Davidson v. Davey et al

Filing 12

ORDER GRANTING Defendant Brown's 11 Motion for an Order to Clarify the Amended Findings and Recommendations; Order WITHDRAWING Amended 8 FINDINGS AND RECOMMENDATIONS; Second Amended Findings and Recommendation Dismissing Certain Claims and Defendants, signed by Magistrate Judge Jennifer L. Thurston on 8/5/13. (21) Day Deadline (Response)and (14) Day Deadline (F&R's) (Martin-Gill, S)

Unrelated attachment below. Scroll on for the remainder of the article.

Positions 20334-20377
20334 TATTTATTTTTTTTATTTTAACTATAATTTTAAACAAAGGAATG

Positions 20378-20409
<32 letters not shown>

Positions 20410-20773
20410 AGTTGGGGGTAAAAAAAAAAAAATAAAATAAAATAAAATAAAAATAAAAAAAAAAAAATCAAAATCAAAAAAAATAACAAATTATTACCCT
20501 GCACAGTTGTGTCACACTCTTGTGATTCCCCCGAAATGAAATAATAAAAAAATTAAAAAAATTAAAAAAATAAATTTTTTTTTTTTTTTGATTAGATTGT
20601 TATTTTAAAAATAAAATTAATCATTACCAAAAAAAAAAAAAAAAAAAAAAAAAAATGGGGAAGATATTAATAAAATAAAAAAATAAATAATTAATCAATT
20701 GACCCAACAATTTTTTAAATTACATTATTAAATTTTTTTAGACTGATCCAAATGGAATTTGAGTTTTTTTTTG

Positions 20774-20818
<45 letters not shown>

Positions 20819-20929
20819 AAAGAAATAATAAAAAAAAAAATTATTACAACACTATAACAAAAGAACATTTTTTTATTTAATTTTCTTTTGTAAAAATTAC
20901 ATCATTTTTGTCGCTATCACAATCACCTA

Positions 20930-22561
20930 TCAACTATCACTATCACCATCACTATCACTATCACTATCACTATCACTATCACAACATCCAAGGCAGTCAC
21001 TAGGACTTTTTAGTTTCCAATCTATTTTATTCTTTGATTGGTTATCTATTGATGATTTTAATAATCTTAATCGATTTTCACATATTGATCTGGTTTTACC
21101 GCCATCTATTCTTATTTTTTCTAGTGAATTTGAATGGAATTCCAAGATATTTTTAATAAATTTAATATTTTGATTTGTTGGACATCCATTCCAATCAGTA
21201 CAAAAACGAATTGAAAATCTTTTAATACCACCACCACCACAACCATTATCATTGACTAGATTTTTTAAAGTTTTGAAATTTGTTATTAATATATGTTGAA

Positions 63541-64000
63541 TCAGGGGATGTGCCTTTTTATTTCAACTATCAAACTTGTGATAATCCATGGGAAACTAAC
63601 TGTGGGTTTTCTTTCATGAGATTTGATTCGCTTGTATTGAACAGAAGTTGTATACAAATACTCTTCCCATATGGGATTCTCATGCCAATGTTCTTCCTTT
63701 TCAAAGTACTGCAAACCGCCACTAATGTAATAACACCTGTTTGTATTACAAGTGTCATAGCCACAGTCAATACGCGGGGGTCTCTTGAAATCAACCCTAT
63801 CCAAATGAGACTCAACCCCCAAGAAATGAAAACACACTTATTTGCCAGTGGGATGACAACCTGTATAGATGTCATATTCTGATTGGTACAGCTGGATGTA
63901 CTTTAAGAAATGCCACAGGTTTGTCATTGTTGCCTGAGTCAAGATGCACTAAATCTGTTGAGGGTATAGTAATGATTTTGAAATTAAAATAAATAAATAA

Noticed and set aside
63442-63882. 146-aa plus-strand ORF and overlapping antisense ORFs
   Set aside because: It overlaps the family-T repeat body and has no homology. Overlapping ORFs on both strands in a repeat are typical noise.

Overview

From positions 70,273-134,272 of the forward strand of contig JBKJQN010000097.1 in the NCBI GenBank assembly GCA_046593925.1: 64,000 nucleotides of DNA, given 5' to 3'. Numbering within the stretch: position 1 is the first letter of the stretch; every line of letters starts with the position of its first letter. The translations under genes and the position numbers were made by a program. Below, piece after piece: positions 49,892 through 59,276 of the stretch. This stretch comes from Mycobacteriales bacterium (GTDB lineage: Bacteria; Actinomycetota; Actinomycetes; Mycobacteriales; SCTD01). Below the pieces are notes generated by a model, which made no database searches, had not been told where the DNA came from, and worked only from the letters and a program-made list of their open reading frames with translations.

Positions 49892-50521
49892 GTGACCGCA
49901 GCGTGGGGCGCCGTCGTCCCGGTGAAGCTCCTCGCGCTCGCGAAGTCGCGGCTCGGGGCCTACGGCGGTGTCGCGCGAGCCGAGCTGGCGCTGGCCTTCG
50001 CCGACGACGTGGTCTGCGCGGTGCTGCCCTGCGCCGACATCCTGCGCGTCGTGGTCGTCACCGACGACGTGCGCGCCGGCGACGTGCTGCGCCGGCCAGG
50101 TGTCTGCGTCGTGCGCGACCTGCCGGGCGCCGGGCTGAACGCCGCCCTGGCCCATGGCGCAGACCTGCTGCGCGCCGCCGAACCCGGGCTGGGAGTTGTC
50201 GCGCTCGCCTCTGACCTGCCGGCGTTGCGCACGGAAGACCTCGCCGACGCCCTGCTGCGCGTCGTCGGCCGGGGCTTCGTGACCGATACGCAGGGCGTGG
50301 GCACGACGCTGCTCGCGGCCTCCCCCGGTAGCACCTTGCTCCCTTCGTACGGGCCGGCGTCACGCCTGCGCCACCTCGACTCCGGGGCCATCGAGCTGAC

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1 2 3 4 5 6 7 8 UNITED STATES DISTRICT COURT 9 EASTERN DISTRICT OF CALIFORNIA 10 11 DERALD DAVIDSON, 12 Plaintiff, 13 v. 14 D. DAVEY, et al., 15 Defendants. 16 17 18 19 20 ) ) ) ) ) ) ) ) ) ) ) ) ) ) ) ) ) Case No.: 1:13-cv-00979 - LJO- JLT (PC) ORDER GRANTING DEFENDANT BROWN’S MOTION FOR AN ORDER TO CLARIFY THE AMENDED FINDINGS AND RECOMMENDATIONS (Doc. 11) ORDER WITHDRAWING THE AMENDED FINDINGS AND RECOMMENDATIONS (Doc. 8) SECOND AMENDED FINDINGS AND RECOMMENDATION DISMISSING CERTAIN CLAIMS AND DEFENDANTS (Doc. 1-2) 21 Plaintiff Derald Davidson is a state prisoner proceeding pro se with a civil rights action 22 pursuant to 42 U.S.C. § 1983. (Doc. 1-2). On July 19, 2013, the Court ordered Defendant Brown to 23 file a responsive pleading and issued Findings and Recommendations as to the remaining Defendants. 24 (Doc. 8). At present, Defendant Brown seeks an order clarifying the July 19 Order, pursuant to Fed. 25 R. Civ. P. 54(b), given certain ambiguities contained in the Order. The Court GRANTS Defendant 26 Brown’s motion for a clarifying order and AMENDS the July 19 Order (Doc. 8) as follows: 27 I. 28 SCREENING REQUIREMENT Because Plaintiff seeks redress from governmental employees in a civil action, the Court is 1 1 required to screen his complaint in order to identify cognizable claims. 28 U.S.C. § 1915A(a)-(b). 2 The Court shall “dismiss the complaint, or any portion of the complaint, if the complaint (1) is 3 frivolous, malicious, or fails to state a claim upon which relief may be granted; or (2) seeks monetary 4 relief from a defendant who is immune from such relief.” 28 U.S.C. § 1915A(b); 28 U.S.C. § 5 1915(e)(2)(B)(i)-(iii). 6 II. PLEADING STANDARDS 7 A. Fed. R. Civ. P. 8(a) 8 “Pro se documents are to be liberally construed” and “‘must be held to ‘less stringent standards 9 than formal pleadings drafted by lawyers.’” Estelle v. Gamble, 429 U.S. 97, 106 (1976) (quoting 10 Haines v. Kerner, 404 U.S. 519, 520-21 (1972)). “[They] can only be dismissed for failure to state a 11 claim if it appears ‘beyond doubt that the plaintiff can prove no set of facts in support of his claim 12 which would entitle him to relief.’” Id. Under Federal Rule of Civil Procedure 8(a), “[a] pleading that 13 states a claim for relief must contain: (1) a short and plaint statement of the grounds for the court’s 14 jurisdiction, . . . ; (2) a short and plain statement of the claim showing that the pleader is entitled to 15 relief; and (3) a demand for the relief sought.” Fed. R. Civ. P. 8(a). Each allegation must be simple, 16 concise, and direct. Fed. R. Civ. P. 8(d)(1). While a complaint “does not need detailed factual 17 allegations, a plaintiff’s obligation to provide the ‘grounds’ of his entitlement to relief requires more 18 than labels and conclusions, and a formulaic recitation of the elements of a cause of action will not 19 do.” Bell Atl. Corp. v. Twombly, 550 U.S. 544, 555-56 (2007) (internal quotation marks and citations 20 omitted). 21 In analyzing a pleading, the Court sets conclusory factual allegations aside, accepts all non- 22 conclusory factual allegations as true, and determines whether those non-conclusory factual 23 allegations accepted as true state a claim for relief that is plausible on its face. Ashcroft v. Iqbal, 556 24 U.S. 662, 676-684 (2009). “The plausibility standard is not akin to a probability requirement, but it 25 asks for more than a sheer possibility that a defendant has acted unlawfully.” Id. at 678 (internal 26 quotation marks and citation omitted). In determining plausibility, the Court is permitted “to draw on 27 its judicial experience and common sense.” Id. at 679. 28 /// 2 1 B. 2 In order to sustain a cause of action under 42 U.S.C. § 1983, a plaintiff must show (i) that he 3 suffered a violation of rights protected by the Constitution or created by federal statute, and (ii) that 4 the violation was proximately caused by a person acting under color of state law. See Crumpton v. 5 Gates, 947 F.2d 1418, 1420 (9th Cir. 1991). The causation requirement of § 1983 is satisfied only if a 6 plaintiff demonstrates that a defendant did an affirmative act, participated in another's affirmative act, 7 or omitted to perform an act which he was legally required to do that caused the deprivation 8 complained of. Arnold v. IBM, 637 F.2d 1350, 1355 (9th Cir. 1981) (quoting Johnson v. Duffy, 588 9 F.2d 740, 743-44 (9th Cir. 1978)). 10 III. 42 U.S.C. § 1983 COMPLAINT 11 Plaintiff’s claim against Officer Brown arose while he was incarcerated at Kern Valley State 12 Prison in Delano, California. (Doc. 1-2 at 5). Plaintiff is presently housed at the Deuel Vocational 13 Institution located in Tracy, California, where his claims against Chief Deputy Warden Davey, 14 Associate Warden Pfeiffer, Appeals Coordinator Tallerico, Sgt. Jones, and CDCR Chief of Inmate 15 Appeals Lozano arose. Id. at 5-6. Plaintiff’s allegations are summarized as follows: 16 Plaintiff suffers from “chronic foot problems” and has been prescribed orthopedic shoes to 17 alleviate the pain associated with standing and walking. Id. at 5. On November 18, 2011, Plaintiff 18 reported to Receiving and Release (“R&R”) at KVSP because he was being transferred to DVI. Id. At 19 the R&R, Officer Brown ordered Plaintiff to remove his orthopedic shoes. Id. 20 apparently believed these shoes to be personal shoes which were not permitted on the transfer bus. Id. Officer Brown 21 Plaintiff explained to Officer Brown why he needed his orthopedic shoes and even requested 22 that Officer Brown call the on-duty medical staff to verify his medical need. (Doc. 1-2 at 5). Officer 23 Brown refused, confiscated Plaintiff’s shoes, and failed to give Plaintiff a receipt of his property. Id. 24 Consequently, Plaintiff had to “tip toe to the bus” in order to alleviate the pain in his legs. Id. at 5-6. 25 To date, CDCR personnel have not returned Plaintiff’s orthopedic shoes to him. Id. at 6. 26 On his arrival at DVI, Plaintiff filed a CDCR Form 602 inmate grievance. (Doc. 1-2 at 6). Sgt. 27 Jones and Associate Warden Pfeiffer granted the appeal regarding the return of Plaintiff’s shoes, but 28 he did not receive return of the shoes and the involved personnel did not ensure the shoes were 3 1 returned. Id. Plaintiff appealed the failure to return his shoes and the inaction of CDCR personnel 2 related to his grievance and demanded compliance with the CDCR regulations. Id. at 7. 3 In response, on March 9, 2012, prison officials issued a “Modification Order” which noted that 4 Plaintiff’s appeal was granted but there was no method specified for compensating Plaintiff for the 5 loss of the shoes. (Doc. 1-3 at 32) The Modification Order required a new First Level investigation to 6 determine whether Plaintiff had established proof of ownership of orthopedic shoes, whether he was in 7 possession of the shoes at the time of the alleged event and whether Plaintiff established prison 8 officials had been negligent in handling his property. Id. If the new investigation answered these 9 questions in the affirmative, the Modification Order required a determination as to how Plaintiff would 10 be compensated. Id. 11 As a result of this Modification Order request, the investigation revealed that, though Plaintiff 12 had possession of tennis shoes at the time he was transferred to DVI, they were not medically 13 authorized and, therefore, the investigation determined Plaintiff failed to demonstrate ownership of the 14 subject shoes. (Doc. 1-3 at 22, 32) Thus, the earlier determination to grant Plaintiff’s grievance was 15 reversed. Id. at 22. The denial at the First Level, therefore, was ordered by Sgt. Jones and Associate 16 Warden Pfeiffer. Id. 17 Sometime before April 24, 2012, Plaintiff appealed this reversal but, apparently, believed the 18 Modified First Level response was a Second Level response to his original grievance. (Doc. 1-3 at 32) 19 Thus, Plaintiff submitted his appeal to the Third Level. Id. As a result, on May 31, 2012, this appeal 20 was rejected by Chief of Inmate Appeals, Lozano. Id. On June 19, 2012, Plaintiff then resubmitted the 21 appeal to the Second Level but failed to complete “Section D” which is required for a Second Level 22 appeal. Id. at 29. Instead, Plaintiff completed “Section F” which relates to a Third Level appeal and, 23 in doing so, complained about what he believed was an illegal act in seeking the modification in the 24 first place. Id. In addition, he claims in this Section to have provided chronos and receipts which 25 disputed the Modified First Level response. Id. This appeal was cancelled by Appeals Coordinator 26 Tallerico, on June 20, 2012 as untimely. Id. at 32. In doing, the prison official noted Plaintiff had only 27 30 days from the March 30, 2012 Modified First Level response to submit his Second Level and he 28 did not so. Id. 4 1 Plaintiff then filed a Second Level appeal challenging the cancellation and this appeal was 2 denied by Chief Deputy Warden Davey. (Doc. 1-3 at 33) Likewise, his Third Level appeal of the 3 cancellation was denied by Defendant Lozano. Id. at 34. 4 IV. DISCUSSION AND ANAYLSIS Eighth Amendment – Failure to Provide Adequate Medical Care 5 A. 6 The Eighth Amendment “embodies ‘broad and idealistic concepts of dignity, civilized 7 standards, humanity, and decency.’” Estelle v. Gamble, 429 U.S. 97, 102 (1976) (quoting Jackson v. 8 Bishop, 404 F.2d 571, 579 (8th Cir. 1976)). The prohibition of cruel and unusual punishment requires 9 that prison officials to provide medical care to prisoners. Id. at 104-05. To state a claim arising in the 10 context of inadequate medical care, a plaintiff must point to “acts or omissions sufficiently harmful to 11 evidence deliberate indifference to serious medical needs.” Id. at 106. Thus, a cognizable claim has 12 two elements: “the seriousness of the prisoner’s medical need and the nature of defendant’s response 13 to that need.” McGuckin v. Smith, 974 F.2d 1050, 1059 (9th Cir. 1991), overruled on other grounds 14 by WMX Techs., Inc. v. Miller, 104 F.3d 1133, 1136 (9th Cir. 1997). 15 Plaintiff alleges he suffers from chronic foot problems. (Doc. 1-2 at 5). Plaintiff alleges that he 16 “cannot stand, or walk over a few steps without extreme pain and suffering.” Id. at 5. As a result, he 17 requires “specifically ordered and medically approved, orthopedic shoes.” Id. (emphasis in original). 18 Plaintiff indicates that the lack of orthopedic shoes causes increased pain, “feet swelling, and 19 numbness” in his legs, and hinders his mobility. Id. at 6. Thus, at this early stage in the proceeding, 20 the Court finds these allegations sufficient to demonstrate Plaintiff suffered from a serious medical 21 condition. Coleman v. Wilson, 912 F. Supp. 1282, 1298 (E.D. Cal. 1995). 22 With regard to Officer Brown, Plaintiff indicates he made Officer Brown aware of his need for 23 the orthopedic shoes indicating that he “could not stand [] or walk over a few feet without extreme 24 pain and suffering.” (Doc. 1-2 at 5). Despite this knowledge, Officer Brown indicated that he “did not 25 care if [they] were orthopedic shoes” and ordered Plaintiff to remove his shoes. Id. Notably, Plaintiff 26 alleges that he further requested that Officer Brown verify the Plaintiff’s need for the orthopedic shoes 27 with the on-duty medical staff. Id. 28 orthopedic shoes, which were never returned to the Plaintiff. Id. As a result, Plaintiff’ experienced Officer Brown refused to do so and confiscated Plaintiff’s 5 1 pain and limited mobility. Id. at 6. Taken in a light most favorable to the Plaintiff, Plaintiff states a 2 cognizable Eighth Amendment claim of failure to provide adequate medical care against Officer 3 Brown. Therefore, Officer Brown SHALL FILE a responsive pleading to this claim within 21 days 4 of the date of service of this Order. 5 B. No Right to a Particular Grievance Procedure 6 Plaintiff avers that Defendants Davey, Pfeiffer, Tallerico, Jones and Lozano, violated his state 7 and federal due process rights by improperly handling his appeal. (Doc. 1-2 at 6-8). To the extent that 8 Plaintiff alleges that prison officials ignored his inmate grievances or mishandled it, he is advised that 9 it is well-established that “inmates lack a separate constitutional entitlement to a specific prison 10 grievance procedure.” Ramirez v. Galaza, 334 F.3d 850, 860 (9th Cir. 2003) (citing Mann v. Adams, 11 855 F.2d 639, 640 (9th Cir. 1988)). Therefore, when a prison official denies, screens-out, or ignores 12 an inmate’s grievance, the prison official does not deprive the inmate of any constitutional right. See, 13 e.g., Wright v. Shannon, No. CIV F-05-1485 LJO YNP PC, 2010 WL 445203, at *5 (E.D. Cal. Feb. 2, 14 2010) (plaintiff’s allegation that prison officials denied or ignored his inmate appeals failed to state a 15 cognizable claim); Walker v. Vazquez, No. CIV F-09-0931 YNP PC, 2009 WL 5088788, at *6-7 16 (E.D. Cal. Dec. 17, 2009) (plaintiff’s allegation that prison officials failed to timely process his inmate 17 appeals failed to state a cognizable claim); Towner v. Knowles, No. CIV S-08-2833 LKK EFB P, 18 2009 WL 4281999, at *2 (E.D. Cal. Nov. 20, 2009) (plaintiff’s allegation that prison officials 19 screened-out his inmate grievances without any basis failed to show a deprivation of federal rights). 20 Thus, as the Court has previously held, the manner in which prison personnel handled an inmate’s 21 administrative appeal cannot stand as the basis for liability under 42 U.S.C. § 1983. Shallowhorn v. 22 Gonzalez, Case No. 1:11-CV-00305-GBC PC, 2012 WL 1551342, at * 3 (E.D. Cal. Apr. 30, 2012) 23 aff'd, 12-16310, 2013 WL 1189422 (9th Cir. Mar. 25, 2013). 24 Here, Plaintiff contends that Defendants granted his appeal but failed to ensure that prison 25 personnel corrected the alleged violation. (Doc. 1-2 at 6). According to Plaintiff, this action violated 26 CDCR regulations. Id. In addition, Plaintiff takes great exception to the Modification Order being 27 issued. He describes this Order as an attempt by certain defendants to file a 602 grievance on his 28 behalf. (Doc. 1-3 at 7). Exactly why he believes this is so, rather than how the document describes 6 1 itself (Doc. 1-3 at 20)—as an attempt to correct an ambiguity in the prior First Level response—is not 2 clear. In any event, whether described as a Modification Order or a 602 grievance filed on Plaintiff’s 3 behalf makes no difference to the Court’s analysis. As noted above, Plaintiff has not constitutional 4 right—whether founded on due process grounds or otherwise, to any particular grievance procedures. 5 Moreover, even if the actions of prison officials in handling his grievance violated state law, generally, 6 such a violation does not create a cause of action under 42 U.S.C. § 1983. Campbell v. Burt, 141 F.3d 7 927, 930 (9th Cir. 1998). 8 Moreover, though Plaintiff contends Appeals Coordinator Tallerico, Warden Pfeiffer, Warden 9 Davey, and J.D. Lozano violated his rights by failing to ensure that their subordinates properly 10 processed his appeal (Doc. 1-2 at 6) Plaintiff is advised that liability may not be imposed on 11 supervisory personnel under section 1983 on the theory of respondeat superior. Ashcroft v. Iqbal, 556 12 U.S. 662, 129 S.Ct. 1937, 1948–49 (2010); Ewing v. City of Stockton, 588 F.3d 1218, 1235 (9th Cir. 13 2009). Each defendant is only liable for his or her own misconduct. Id. Plaintiff does not allege that 14 these Defendants engaged in any further violations of his rights beyond the handling of his 15 administrative grievance and thus he fails to demonstrate liability pursuant to 42 U.S.C. § 1983. 16 On the other hand, the exhibits attached to the complaint1 demonstrate that it was Plaintiff - not 17 Defendants Davey, Pfeiffer, Tallerico, Jones, or Lozano - who was responsible for the manner in 18 which his appeal progressed. It appears that when prison personnel denied his First Level appeal 19 through the mechanism of the Modified First Level response on March 30, 2012, Plaintiff was advised 20 that he must appeal to the Second Level within 30 days. (Doc. 1-2 at 32). Nonetheless, Plaintiff 21 elected to bypass the Second Level and appealed directly to the Third Level. Id. CDCR personnel 22 rejected the Third Level appeal due to Plaintiff’s failure to comply with the CDCR’s regulations which 23 required him to appeal to the Second Level before the Third. Id. at 32, 34. Finally, when Plaintiff 24 finally filed his Second Level appeal, he failed to write anything on the form as required for the 25 Second Level appeal. Id. Because this appeal was filed more than 30 days after the Modified First 26 1 27 28 The Court may, and does, properly consider materials which have been attached to the complaint. See e.g.,Hal Roach Studios, Inc. v. Richard Feiner & Co., Inc., 896 F.2d 1542, 1555 (9th Cir. 1989). However, in summarizing the documents as it has done here, it makes no comment on whether Plaintiff has exhausted his administrative remedies as required by the PLRA. 7 1 Level response was provided, prison officials cancelled the appeal. Id. at 32. Thus, Plaintiff fails to 2 state a cognizable claim against Defendants Davey, Pfeiffer, Tallerico, Jones, and Lozano with regard 3 to the manner in which these Defendants processed his inmate grievance. 4 Finally, the Court notes that the sole basis of Plaintiff’s complaint against Defendants Davey, 5 Pfeiffer, Tallerico, Jones, and Lozano is the manner in which they handled his appeal. It does not 6 appear Plaintiff has any other cognizable complaints against these defendants related to the 7 confiscation of his shoes. Thus, the Court finds that granting Plaintiff leave to amend his complaint as 8 to these Defendants would be futile. 9 DISMISSED without leave to amend as to Defendants Davey, Pfeiffer, Tallerico, Jones, and 10 Therefore, the Court recommends that this matter be Lozano. ORDER 11 12 Accordingly, it is HEREBY ORDERED that: 13 1. Defendant Brown’s motion for a clarifying order (Doc. 11) is GRANTED; 14 2. The Amended Findings and Recommendation (Doc. 8) is WITHDRAWN; and 15 3. Defendant Brown SHALL file a responsive pleading to Plaintiff’s Eighth 16 Amendment claim of failure to provide adequate medical care ONLY 17 within 21 days of the date of service of this Order. 18 FINDINGS AND RECOMMENDATIONS 19 Based upon the foregoing, the Court HEREBY RECOMMENDS that Plaintiff’s claims 20 against Defendants Davey, Pfeiffer, Tallerico, Jones, and Lozano for the manner in which be 21 DISMISSED without leave to amend for failure to state a cognizable claim. 22 These findings and recommendations are submitted to the United States District Judge 23 assigned to the case, pursuant to the provisions of Title 28 U.S.C. § 636(b)(l)(B) and Rule 304 of the 24 Local Rules of Practice for the United States District Court, Eastern District of California. Within 14 25 days after being served with these findings and recommendations, any party may file written 26 objections with the court and serve a copy on all parties. Such a document should be captioned 27 "Objections to Magistrate Judge's Findings and Recommendations." Any reply to the objections shall 28 be served and filed within ten days after service of the objections. The parties are advised that failure 8 1 to file objections within the specified time may waive the right to appeal the District Court's order. 2 Martinez v. Ylst, 951 F.2d 1153 (9th Cir. 1991). 3 4 5 6 IT IS SO ORDERED. Dated: August 5, 2013 /s/ Jennifer L. Thurston UNITED STATES MAGISTRATE JUDGE 7 8 9 10 11 12 13 14 15 16 17 18 19 20 21 22 23 24 25 26 27 28 9